Nightmare scenarios: what are the 2015 election results the Lib Dems, Tories and Labour most dread?

clegg cameron milibandHere’s a cheerful topic for a Friday: what are the worst results you could imagine for each of the three main parties at the next general election?

Well, for the Lib Dems it’s obvious – we get mullered, reduced to 24 seats or fewer as predicted by Mori founder Bob Worcester. I don’t think things will be that bad, or anything like. For what it’s worth my current guesstimate would be in the range 35-45.

I don’t think that’s our nightmare scenario though. Don’t get me wrong, losing more than half our seats (from 57 down to 24) would be bad, depressing and worse besides. But at least in those circumstances we’d be pretty clear what we needed to do: return to opposition, lick our wounds, and then prepare for 2020.

Here’s what I think our nightmare scenario is… A second hung parliament in which the Conservatives edge the popular vote, Labour wins most seats, while the Lib Dems retain, say, 40 seats, enough to make a Coalition with either possible.

Our decision in 2010 wasn’t, actually, a very difficult one. Labour had very clearly been rejected by the voters after 13 years in power, winning just 29% of the vote to the Tories’ 37%. And in spite of Andrew Adonis’s protestations to the contrary, a deal between Labour and the Lib Dems was never a viable prospect. So we either accepted David Cameron’s “big, open and comprehensive offer” or we walked away and confirmed the public’s suspicions Lib Dems aren’t really very serious about power.

In the nightmare scenario, though, we would have a genuine choice open to us: a second coalition with the Tories or a Lib-Lab pact.

Do a deal with the Tories – if that’s even possible, given the Cameron modernising agenda is dead in the water – and we risk saying goodbye to what remains of our progressive vote (and another tranche of our membership). Do a deal with Labour – if that’s even possible, given the bile spilled since 2010 and Labour’s tendency to tribalism – and we put at risk our remaining MPs the vast bulk of whom have Tories in second place.

There is of course a third option: do a deal with neither and allow a minority government to be formed. But that comes with the high likelihood of a second general election not long afterwards where we run the risk of getting squeezed.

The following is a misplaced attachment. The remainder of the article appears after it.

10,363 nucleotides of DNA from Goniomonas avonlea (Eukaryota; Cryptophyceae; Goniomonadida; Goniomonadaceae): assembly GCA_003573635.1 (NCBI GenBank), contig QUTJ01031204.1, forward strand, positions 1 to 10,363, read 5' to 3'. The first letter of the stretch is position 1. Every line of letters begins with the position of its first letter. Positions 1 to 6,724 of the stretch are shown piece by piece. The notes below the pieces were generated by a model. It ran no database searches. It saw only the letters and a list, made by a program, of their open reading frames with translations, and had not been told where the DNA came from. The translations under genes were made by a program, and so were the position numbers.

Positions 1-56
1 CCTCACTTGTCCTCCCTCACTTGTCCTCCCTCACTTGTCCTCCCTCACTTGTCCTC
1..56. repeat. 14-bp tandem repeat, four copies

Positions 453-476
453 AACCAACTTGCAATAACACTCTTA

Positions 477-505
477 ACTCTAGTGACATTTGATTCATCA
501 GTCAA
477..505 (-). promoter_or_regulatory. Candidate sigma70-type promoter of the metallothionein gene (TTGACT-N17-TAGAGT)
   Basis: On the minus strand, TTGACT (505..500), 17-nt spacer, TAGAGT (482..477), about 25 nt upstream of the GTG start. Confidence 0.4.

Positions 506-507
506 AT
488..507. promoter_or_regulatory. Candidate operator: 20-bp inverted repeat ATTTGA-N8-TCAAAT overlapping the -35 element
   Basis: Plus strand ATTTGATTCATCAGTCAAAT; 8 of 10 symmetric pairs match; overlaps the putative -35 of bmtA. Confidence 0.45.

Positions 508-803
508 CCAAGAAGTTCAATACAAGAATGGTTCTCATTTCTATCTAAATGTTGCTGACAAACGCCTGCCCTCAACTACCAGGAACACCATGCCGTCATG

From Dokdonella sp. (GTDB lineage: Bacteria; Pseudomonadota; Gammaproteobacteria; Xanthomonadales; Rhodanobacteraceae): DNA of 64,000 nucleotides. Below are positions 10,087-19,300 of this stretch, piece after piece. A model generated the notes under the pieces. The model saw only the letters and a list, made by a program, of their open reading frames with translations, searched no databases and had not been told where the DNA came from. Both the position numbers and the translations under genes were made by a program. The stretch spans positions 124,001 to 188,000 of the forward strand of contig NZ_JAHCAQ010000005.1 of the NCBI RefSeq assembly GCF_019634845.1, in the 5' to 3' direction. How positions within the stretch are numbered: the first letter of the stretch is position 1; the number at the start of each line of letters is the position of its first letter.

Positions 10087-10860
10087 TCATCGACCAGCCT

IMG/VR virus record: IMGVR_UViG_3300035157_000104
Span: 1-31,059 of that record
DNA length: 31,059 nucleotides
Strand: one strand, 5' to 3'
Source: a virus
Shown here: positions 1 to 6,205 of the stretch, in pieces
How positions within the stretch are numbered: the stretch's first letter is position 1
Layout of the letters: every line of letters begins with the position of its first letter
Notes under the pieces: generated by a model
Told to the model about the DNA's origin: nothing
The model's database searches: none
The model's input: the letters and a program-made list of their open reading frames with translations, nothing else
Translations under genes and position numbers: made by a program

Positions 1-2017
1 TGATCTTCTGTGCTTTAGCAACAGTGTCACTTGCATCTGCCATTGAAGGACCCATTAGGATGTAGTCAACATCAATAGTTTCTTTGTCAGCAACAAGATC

I’m all for extending choice. But, to be honest, at the next election I’d rather the voters didn’t leave us with more than one option.

What of the other two parties? The nightmare scenario for both of them is the same. It’s not a hung parliament followed by a coalition with the Lib Dems (after all, they’d out-number us 7:1). It’s not even a minority government with the ever-present threat of a second general election (they both have the resources to survive that). It’s a slender majority government: that’s both their nightmares.

For the Tories, a majority of 10 would mean being constantly held to ransom by their oddest right-wing MPs. For Labour, a majority of 10 would see Ed Miliband even more reliant on his party’s Unite-sponsored MPs and would likely be dragged further to the left and away from the mainstream.

I am sure both Cameron and Miliband would, in those circumstances, like to do a deal with the Lib Dems. I am equally sure their own parties won’t permit it. They would however, have little choice but to deal with the Lib Dems to get any contentious legislation through. ‘In power but not in office’ may not be the stuff of dreams – but it might be a whole lot better than our worst nightmare.

* Stephen was Editor (and Co-Editor) of Liberal Democrat Voice from 2007 to 2015, and writes at The Collected Stephen Tall.

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  • When calculating the conditions that will dictate the nature of future coalition you always ignore or dismiss what Liberal Democrat voters actually vote for. To say that negotiations should be determined by the number of either seats or votes obtained by your opposition implies that the content of your own policies is not a factor in why people vote. This scenario treats your votes as currency to be traded for personal advancement. As you say in analysis of the formation of the last coalition the Lib Dems wanted to show that they were serious about power, the cost though is that they demonstrated that they are not serious about policy or principle.